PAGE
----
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CR Votes to Test GOP on Spending

House Republicans are hoping the upcoming debate over the continuing resolution will indicate how hard-line their Members will be during future fights on the budget and the debt ceiling.

Majority Leader Eric Cantor (Va.) has announced the CR will be considered under an open process — which allows Members to offer amendments — to fulfill the GOP pledge to reform Congress. But the move also serves a key tactical purpose for Cantor, Speaker John Boehner (Ohio) and Majority Whip Kevin McCarthy (Calif.). The leaders are hoping votes on those  amendments will provide them with intelligence on where the Conference stands on overall spending levels, where cuts should be focused and how deep they should go.

“You can learn a lot. It’s an open process and we can have dozens or hundreds of amendments — so where Members fall in terms of voting blocs,” a GOP aide familiar with the strategy said, adding that the conservative Republican Study Committee, moderate Tuesday Group and freshman class are all expected to offer scores of amendments to cut spending and set funding caps.

One GOP aide noted that while it is easy for Members to embrace fiscal conservatism on the campaign trail, it is far more difficult to exercise once they are elected, especially when it directly affects spending in their districts.

Using the CR as a test will allow leadership to better understand how committed Members are to far-reaching spending cuts . “How deep is that passion … is going to be an interesting test,” the aide said.

The current CR, which keeps the government funded, expires on March 4, but House leaders have said they plan to take it up the week of Feb. 14.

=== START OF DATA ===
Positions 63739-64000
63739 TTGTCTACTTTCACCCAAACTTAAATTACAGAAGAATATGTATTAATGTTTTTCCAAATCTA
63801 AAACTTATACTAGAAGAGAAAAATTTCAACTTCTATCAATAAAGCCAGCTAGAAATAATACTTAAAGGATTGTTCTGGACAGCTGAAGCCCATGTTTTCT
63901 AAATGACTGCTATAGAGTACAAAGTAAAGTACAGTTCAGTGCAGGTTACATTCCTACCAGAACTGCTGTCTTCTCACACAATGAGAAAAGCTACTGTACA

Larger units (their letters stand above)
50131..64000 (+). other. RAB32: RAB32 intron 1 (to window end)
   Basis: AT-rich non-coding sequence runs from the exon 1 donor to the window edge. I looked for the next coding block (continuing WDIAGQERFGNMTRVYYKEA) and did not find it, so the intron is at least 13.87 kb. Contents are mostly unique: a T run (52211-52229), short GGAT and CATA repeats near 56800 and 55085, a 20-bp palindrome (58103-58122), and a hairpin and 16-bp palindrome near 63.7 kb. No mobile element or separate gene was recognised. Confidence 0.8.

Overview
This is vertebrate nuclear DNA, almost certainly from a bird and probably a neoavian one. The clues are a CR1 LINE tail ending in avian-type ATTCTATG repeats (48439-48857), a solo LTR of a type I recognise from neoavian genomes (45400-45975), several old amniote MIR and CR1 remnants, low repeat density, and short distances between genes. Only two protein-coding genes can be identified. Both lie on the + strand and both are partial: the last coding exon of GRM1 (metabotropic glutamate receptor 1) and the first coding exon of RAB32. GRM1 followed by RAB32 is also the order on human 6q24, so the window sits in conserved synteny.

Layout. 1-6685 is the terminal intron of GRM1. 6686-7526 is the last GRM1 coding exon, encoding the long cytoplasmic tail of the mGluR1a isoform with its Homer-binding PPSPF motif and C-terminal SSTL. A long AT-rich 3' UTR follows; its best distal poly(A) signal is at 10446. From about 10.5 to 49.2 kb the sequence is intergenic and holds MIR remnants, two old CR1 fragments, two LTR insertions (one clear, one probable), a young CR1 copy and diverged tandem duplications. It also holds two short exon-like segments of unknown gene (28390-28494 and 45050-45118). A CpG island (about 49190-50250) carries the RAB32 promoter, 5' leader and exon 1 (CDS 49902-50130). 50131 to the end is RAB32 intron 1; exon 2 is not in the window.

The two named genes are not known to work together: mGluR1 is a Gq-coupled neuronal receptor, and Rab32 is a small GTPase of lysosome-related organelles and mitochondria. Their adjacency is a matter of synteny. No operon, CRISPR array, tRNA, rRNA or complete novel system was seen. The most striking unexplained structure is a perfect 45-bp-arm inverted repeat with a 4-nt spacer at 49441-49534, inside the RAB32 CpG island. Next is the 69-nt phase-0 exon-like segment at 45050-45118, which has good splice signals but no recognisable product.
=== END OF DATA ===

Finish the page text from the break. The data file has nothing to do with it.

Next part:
Cantor spokesman Brad Dayspring said the open process under which the CR will be considered will “empower [Members] to cut spending even more than the 2008 level that we pledged by offering their own amendments, many of which Leader Cantor will certainly support.”

“Once the House passes a CR at 2008 levels or beyond, Members on both sides of the aisle will have established a clear record: either to keep recklessly spending money we don’t have or to start the long overdue process of getting our fiscal house in order,” he added.

House floor votes are more often than not scripted affairs; parties largely vote in blocs. Votes were rarely considered under an open rule in the past couple of years, which one Republican aide suggested will make the CR debate all the more interesting.

A GOP leadership aide argued that the CR debate “will be an interesting rubber-meets-the-road moment. … You have to remember not just freshmen but sophomores have never seen an open amendment process.”

Leadership is also quietly hoping that the CR debate — and the subsequent negotiations with Senate Democrats — will educate new Members on the realities of the legislative process.

“The upcoming CR vote is going to be instructive to rank-and-file Members, new freshmen,” the GOP aide said.

“One, these spending cuts, what do they actually mean in your district? And two, once it actually passes the House, it goes to the Senate” where Majority Leader Harry Reid (Nev.) and his Democratic majority are sure to make significant changes, the aide explained.

The leadership aide agreed, saying, “hopefully everyone understands the problem is Harry Reid.”

Additionally, the leadership aide noted that because Boehner and Cantor have committed to using an open process on bills of consequence such as the CR, Republicans will inevitably find themselves on the losing end of votes on the floor — a reality that majorities have rarely dealt with.

“It’s going to shock people the first time we lose one, and we will,” the leadership aide said.

For now, Members seem to be embracing any chance to offer amendments. For instance, the RSC is expected to pursue an amendment to the CR to pare spending to 2008 levels, and Chairman Jim Jordan (Ohio) last month unveiled a plan for cuts beyond that in the coming years.

RSC spokesman Brian Straessle said that if the group isn’t successful in bringing spending in the CR down to 2008 levels, it would try to force votes on Jordan’s more aggressive spending cut proposal.

He added that the RSC’s spending proposal is a “kind of a marker for where we think we should be going” that could be used as the basis for other amendments to the CR.

Straessle said there is wisdom in the GOP leadership’s strategy to use the floor fight as a temperature-taker for future budget and spending battles, saying it is “all part of that process of the House deciding where it wants to be.”

“It’s good to finally be having these discussions,” he added.

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